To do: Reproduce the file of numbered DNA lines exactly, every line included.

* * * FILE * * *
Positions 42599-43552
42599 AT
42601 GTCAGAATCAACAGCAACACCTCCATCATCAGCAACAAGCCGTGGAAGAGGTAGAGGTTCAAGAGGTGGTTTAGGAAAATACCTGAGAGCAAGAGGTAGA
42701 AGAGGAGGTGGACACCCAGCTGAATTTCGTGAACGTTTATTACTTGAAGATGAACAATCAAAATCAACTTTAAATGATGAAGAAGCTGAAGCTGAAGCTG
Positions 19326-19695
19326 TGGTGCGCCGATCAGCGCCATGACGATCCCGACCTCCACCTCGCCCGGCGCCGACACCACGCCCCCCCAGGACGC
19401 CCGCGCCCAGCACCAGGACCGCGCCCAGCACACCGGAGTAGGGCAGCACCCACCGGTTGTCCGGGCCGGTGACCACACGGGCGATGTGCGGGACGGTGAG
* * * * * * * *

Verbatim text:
Positions 42599-43552
42599 AT
42601 GTCAGAATCAACAGCAACACCTCCATCATCAGCAACAAGCCGTGGAAGAGGTAGAGGTTCAAGAGGTGGTTTAGGAAAATACCTGAGAGCAAGAGGTAGA
42701 AGAGGAGGTGGACACCCAGCTGAATTTCGTGAACGTTTATTACTTGAAGATGAACAATCAAAATCAACTTTAAATGATGAAGAAGCTGAAGCTGAAGCTG
Positions 19326-19695
19326 TGGTGCGCCGATCAGCGCCATGACGATCCCGACCTCCACCTCGCCCGGCGCCGACACCACGCCCCCCCAGGACGC
19401 CCGCGCCCAGCACCAGGACCGCGCCCAGCACACCGGAGTAGGGCAGCACCCACCGGTTGTCCGGGCCGGTGACCACACGGGCGATGTGCGGGACGGTGAG